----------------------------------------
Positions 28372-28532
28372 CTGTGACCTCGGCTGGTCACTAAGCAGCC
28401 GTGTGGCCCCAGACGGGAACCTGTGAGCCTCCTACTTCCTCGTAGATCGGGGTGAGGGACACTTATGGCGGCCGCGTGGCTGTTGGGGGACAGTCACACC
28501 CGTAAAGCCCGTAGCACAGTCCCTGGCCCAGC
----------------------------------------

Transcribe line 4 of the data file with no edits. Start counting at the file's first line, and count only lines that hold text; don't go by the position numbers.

28501 CGTAAAGCCCGTAGCACAGTCCCTGGCCCAGC